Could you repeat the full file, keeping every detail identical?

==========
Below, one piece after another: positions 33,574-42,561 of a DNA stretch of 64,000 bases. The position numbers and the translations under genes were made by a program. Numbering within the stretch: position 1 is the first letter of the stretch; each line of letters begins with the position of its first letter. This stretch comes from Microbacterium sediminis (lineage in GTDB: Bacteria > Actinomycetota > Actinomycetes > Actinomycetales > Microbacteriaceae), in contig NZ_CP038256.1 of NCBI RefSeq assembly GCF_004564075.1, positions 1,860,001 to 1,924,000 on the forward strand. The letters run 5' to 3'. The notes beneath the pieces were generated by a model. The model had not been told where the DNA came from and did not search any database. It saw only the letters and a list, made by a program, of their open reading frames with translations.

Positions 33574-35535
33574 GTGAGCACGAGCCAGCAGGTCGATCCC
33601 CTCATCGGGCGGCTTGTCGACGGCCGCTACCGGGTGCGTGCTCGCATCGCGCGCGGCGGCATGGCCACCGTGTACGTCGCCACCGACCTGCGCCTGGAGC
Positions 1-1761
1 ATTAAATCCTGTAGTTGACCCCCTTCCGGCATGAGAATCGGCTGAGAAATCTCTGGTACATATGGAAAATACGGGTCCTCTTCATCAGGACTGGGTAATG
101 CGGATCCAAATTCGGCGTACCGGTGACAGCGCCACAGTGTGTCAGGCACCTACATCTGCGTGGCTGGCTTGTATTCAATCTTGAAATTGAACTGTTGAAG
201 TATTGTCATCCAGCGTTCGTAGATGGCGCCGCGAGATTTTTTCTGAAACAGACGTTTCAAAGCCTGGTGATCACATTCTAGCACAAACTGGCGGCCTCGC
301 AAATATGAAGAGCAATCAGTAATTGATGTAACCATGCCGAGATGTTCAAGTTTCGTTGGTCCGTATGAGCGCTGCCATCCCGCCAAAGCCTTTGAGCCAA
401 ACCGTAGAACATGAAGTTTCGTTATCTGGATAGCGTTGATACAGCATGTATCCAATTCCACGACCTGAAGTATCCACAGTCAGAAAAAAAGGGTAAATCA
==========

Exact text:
Below, one piece after another: positions 33,574-42,561 of a DNA stretch of 64,000 bases. The position numbers and the translations under genes were made by a program. Numbering within the stretch: position 1 is the first letter of the stretch; each line of letters begins with the position of its first letter. This stretch comes from Microbacterium sediminis (lineage in GTDB: Bacteria > Actinomycetota > Actinomycetes > Actinomycetales > Microbacteriaceae), in contig NZ_CP038256.1 of NCBI RefSeq assembly GCF_004564075.1, positions 1,860,001 to 1,924,000 on the forward strand. The letters run 5' to 3'. The notes beneath the pieces were generated by a model. The model had not been told where the DNA came from and did not search any database. It saw only the letters and a list, made by a program, of their open reading frames with translations.

Positions 33574-35535
33574 GTGAGCACGAGCCAGCAGGTCGATCCC
33601 CTCATCGGGCGGCTTGTCGACGGCCGCTACCGGGTGCGTGCTCGCATCGCGCGCGGCGGCATGGCCACCGTGTACGTCGCCACCGACCTGCGCCTGGAGC
Positions 1-1761
1 ATTAAATCCTGTAGTTGACCCCCTTCCGGCATGAGAATCGGCTGAGAAATCTCTGGTACATATGGAAAATACGGGTCCTCTTCATCAGGACTGGGTAATG
101 CGGATCCAAATTCGGCGTACCGGTGACAGCGCCACAGTGTGTCAGGCACCTACATCTGCGTGGCTGGCTTGTATTCAATCTTGAAATTGAACTGTTGAAG
201 TATTGTCATCCAGCGTTCGTAGATGGCGCCGCGAGATTTTTTCTGAAACAGACGTTTCAAAGCCTGGTGATCACATTCTAGCACAAACTGGCGGCCTCGC
301 AAATATGAAGAGCAATCAGTAATTGATGTAACCATGCCGAGATGTTCAAGTTTCGTTGGTCCGTATGAGCGCTGCCATCCCGCCAAAGCCTTTGAGCCAA
401 ACCGTAGAACATGAAGTTTCGTTATCTGGATAGCGTTGATACAGCATGTATCCAATTCCACGACCTGAAGTATCCACAGTCAGAAAAAAAGGGTAAATCA